Configuring software deployment

The following excerpt, courtesy of APress, is from Chapter 4 of the book "Active Directory Field Guide" written

by Laura E. Hunter. Click for the complete book excerpt series or purchase the book.


Configuring Software Deployment

You can also use Group Policy to deploy line-of-business applications throughout your Active Directory network. This installation can take place silently, without the need for user intervention or assigning elevated privileges to your users at the desktop level. Software that's installed via Group Policy is self-healing, which means that any application files that become corrupted or deleted will be replaced automatically by the Group Policy Object. Depending on the needs of your environment, Group Policy software deployment can allow a user's applications to follow him no matter where he logs on to the network from, or ensure that a specific set of tools is available on a particular machine no matter who logs on to it. In this section, we'll look at some of the most useful options available to you in using Group Policy to deploy software.

Creating an Installation Package

As long as you have an .MSI installer for the application you want to deploy, doing so through Group Policy is pretty much a snap. If your application does not have an .MSI file associated with it, though, you are still not entirely out of luck. You can create a .ZAP file that will still allow you to deploy the software, with the following caveats:

  • The installation process can't take advantage of elevated privileges for installation. So if your users are only members of the Users group and they need Administrator access to perform the installation, the deployment will fail.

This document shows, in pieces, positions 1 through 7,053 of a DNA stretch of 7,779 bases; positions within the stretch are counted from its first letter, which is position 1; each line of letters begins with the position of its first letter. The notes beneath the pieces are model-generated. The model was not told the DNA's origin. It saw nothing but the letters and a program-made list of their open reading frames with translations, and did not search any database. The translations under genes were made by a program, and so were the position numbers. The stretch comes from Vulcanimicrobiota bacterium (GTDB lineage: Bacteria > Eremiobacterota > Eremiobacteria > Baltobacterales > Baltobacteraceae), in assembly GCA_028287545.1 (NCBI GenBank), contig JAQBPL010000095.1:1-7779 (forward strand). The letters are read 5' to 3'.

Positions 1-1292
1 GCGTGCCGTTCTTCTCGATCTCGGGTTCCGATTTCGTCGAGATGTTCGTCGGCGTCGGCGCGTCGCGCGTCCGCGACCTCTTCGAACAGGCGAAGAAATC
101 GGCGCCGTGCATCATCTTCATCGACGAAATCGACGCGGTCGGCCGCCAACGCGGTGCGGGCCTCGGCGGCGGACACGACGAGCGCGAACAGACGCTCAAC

• The program can't be installed on the first use of the software—we'll talk about how .MSI does this in a moment.
  • You won't be able to install a feature on the first use of the feature, similar to how Microsoft Word can leave the Thesaurus function uninstalled, but you can copy it to the user's workstation the first time she tries to use it.
  • Most problematic of all, you can't roll back an unsuccessful installation, modification, repair, or removal of a .ZAP file the way you can with .MSI.

NOTE: With more and more applications complying with the Microsoft Logo Program, this is a much smaller concern now than it was even when Windows 2000 was first released.

To create a software installation package for an .MSI installer, follow these steps:

1. Open the GPO that you want to use from the GPMC console.
2. Navigate to User Configuration ➤ Software Settings ➤ Software Installation from either the Computer Configuration or User Configuration node. (You can also deploy software to computers instead of users; we'll talk about that in the "Understanding Deployment Options" section next.)
3. Right-click the Software Installation node and select New ➤ Package. Browse to the location of the .MSI file and click OK.

CAUTION: Since your network clients will need to access the .MSI file in order to perform the installation, be sure that it's located on a shared network drive and assigned the appropriate NTFS permissions.

4. The next screen gives you a choice of how you want to deploy the software: Published, Assigned, or Advanced. We'll go over the differences between these options next; for now select Published, which will install the application the first time a user clicks a file associated with it. (Double- clicking a .DOC file would launch the Microsoft Word installer, for example.)